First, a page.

The disease was also reported, to a lesser extent, in retroperitoneum, gastrointestinal tract, lung, lymphatic nodules, tongue, etc., Malakoplakia is also associated with immunodeficiency states and hematopoietic malignancies. The association of malakoplakia with immunosuppression comes from the finding of patients with a history of prolonged treatment with chemotherapeutic or immunosuppressive agents.
| Materials and Methods|| |
We present 5 cases of malakoplakia, detected in fresh urine sediments. The smears were stained with Papanicolaou, Giemsa, and PAS stains. In 3 patients, bladder biopsy samples were taken.
The patients have given their informed consent for participation in the research study.
This study was approved by the Institutional Review Board at the Faculty of Biochemistry, Buenos Aires University. (Chairperson: Dr Luis Palaoro - N° 09032016-26 -Approval March 9th, 2016).
The researchers respect the Declaration of Helsinki in its latest version (World Medical Association Declaration of Helsinki 2013).
| Results|| |
The first patient, a woman 65-year-old, had a history of repeated cystitis with culture positive for E. coli, Klebsiella, and Proteus who developed resistance to the antibiotics used. Fresh urine sediment (undyed) showed abundant macrophages, epithelial squamous cells, and abundant bacilli. Macrophages had cytoplasmic inclusions of round, oval, and elongated bodies. Sometimes the bodies had irregular forms, similar to worms (“wormy” shapes) [Figure 1]. These inclusions are similar to those that Koss published in urine samples stained with the Papanicolaou method in cases of Malakoplakia. Papanicolaou, Giemsa, and PAS stains were carried out in the urine samples. Papanicolaou stain revealed intracytoplasmic eosinophilic bodies, sometimes basophils, single or multiple in macrophages. Such bodies were stained deep red with PAS technique. Giemsa stain showed these bodies with a faint basophilic coloration, with net limits, and sometimes with a central core. Bladder biopsy confirmed the presumptive diagnosis [Figure 2]. The other 4 patients (60, 55, 52, and 32 years old) were studied in the same way as the first, confirming the disease in all cases. None of the cases presented had a history of immunosuppression. The youngest patient had no history of cystitis, but malakoplakia was suspected by observation of macrophages with inclusions in the urinary sediment.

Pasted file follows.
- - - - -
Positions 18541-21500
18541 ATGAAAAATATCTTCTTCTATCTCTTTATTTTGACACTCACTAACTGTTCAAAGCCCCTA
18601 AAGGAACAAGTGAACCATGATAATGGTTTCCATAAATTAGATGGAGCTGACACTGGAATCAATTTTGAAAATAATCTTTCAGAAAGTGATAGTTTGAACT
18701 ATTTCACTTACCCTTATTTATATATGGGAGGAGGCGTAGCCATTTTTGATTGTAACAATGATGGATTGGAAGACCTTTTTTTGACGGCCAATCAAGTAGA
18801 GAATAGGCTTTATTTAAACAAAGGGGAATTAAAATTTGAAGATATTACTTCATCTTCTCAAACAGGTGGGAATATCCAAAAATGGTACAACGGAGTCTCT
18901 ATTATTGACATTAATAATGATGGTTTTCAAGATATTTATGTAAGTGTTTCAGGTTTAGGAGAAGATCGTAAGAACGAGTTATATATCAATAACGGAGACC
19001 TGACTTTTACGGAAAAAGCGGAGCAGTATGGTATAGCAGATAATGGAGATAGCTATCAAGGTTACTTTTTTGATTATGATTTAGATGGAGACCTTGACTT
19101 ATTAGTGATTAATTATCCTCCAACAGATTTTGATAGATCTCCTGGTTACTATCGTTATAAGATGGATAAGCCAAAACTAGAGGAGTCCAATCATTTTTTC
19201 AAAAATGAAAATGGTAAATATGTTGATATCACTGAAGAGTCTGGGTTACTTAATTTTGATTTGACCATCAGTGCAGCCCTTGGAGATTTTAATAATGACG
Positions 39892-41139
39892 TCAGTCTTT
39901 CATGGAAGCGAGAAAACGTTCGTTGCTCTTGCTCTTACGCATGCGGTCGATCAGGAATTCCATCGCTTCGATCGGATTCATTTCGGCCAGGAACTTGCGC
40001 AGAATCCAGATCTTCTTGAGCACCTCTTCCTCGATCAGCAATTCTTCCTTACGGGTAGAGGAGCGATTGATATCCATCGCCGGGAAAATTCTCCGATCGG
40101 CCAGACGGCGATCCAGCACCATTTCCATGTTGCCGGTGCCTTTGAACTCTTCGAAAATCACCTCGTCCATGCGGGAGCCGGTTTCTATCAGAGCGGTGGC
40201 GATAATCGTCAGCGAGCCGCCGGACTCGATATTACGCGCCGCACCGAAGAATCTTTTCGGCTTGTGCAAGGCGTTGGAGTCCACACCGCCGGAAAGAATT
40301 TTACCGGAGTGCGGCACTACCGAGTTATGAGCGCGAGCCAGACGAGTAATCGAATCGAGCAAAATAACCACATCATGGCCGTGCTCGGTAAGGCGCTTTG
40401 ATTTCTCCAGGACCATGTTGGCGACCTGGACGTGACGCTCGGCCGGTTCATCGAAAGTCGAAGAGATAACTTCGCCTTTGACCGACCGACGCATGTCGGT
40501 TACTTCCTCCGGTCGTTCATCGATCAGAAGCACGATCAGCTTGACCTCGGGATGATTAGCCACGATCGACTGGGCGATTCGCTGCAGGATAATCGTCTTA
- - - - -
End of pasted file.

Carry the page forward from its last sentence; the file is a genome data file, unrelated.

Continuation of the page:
|Figure 1: von Hansemann cells in fresh urine sediment. (a): Abundant von Hansemann cells in fresh urine sediment (Fresh urine sediment-400×). (b): von Hansemann cell with a big M-G body in fresh urine sediment (Fresh urine sediment-400 × x)|
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|Figure 2: Stained von Hansemann cells in urine sediment and in biopsy. (a): Big MGD into a macrophage. (b): Macrophage with MGD showing strongly stained edge and central core. (c): PAS stain in a von Hansemann cell. (d): Biopsy of malakoplakia of the bladder. A round Michaelis-Gutmann body More Details (arrow) is observed in foam cells. (a: Papanicolaou stain 400×; b: Giemsa stain 400×; c: PAS stain 400×; d: Hematoxylin and eosin 400×)|
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| Discussion|| |
Malakoplakia of the bladder is a rare disease. Probably, the low number of reported cases are because there is no simple primary diagnosis but is detected in patients with histories of antibiotic resistance, in the biopsies taken from their typical lesions of the bladder.
We studied, for several years, the correlation between cells of the urinary sediments in fresh, colored with Papanicolaou/Giemsa and their corresponding bladder biopsies and were able to demonstrate the usefulness of the observation in fresh as primary diagnosis of various diseases.
Taking advantage of this knowledge, we could detect von Hansemann cells (pathognomonic of malakoplakia) in fresh urine sediments, which were confirmed by various methods. Fresh urinary cytology in Malakoplakia suggests this pathology, but confirmation should be made with the described colorations, especially that of Giemsa, which shows the central core.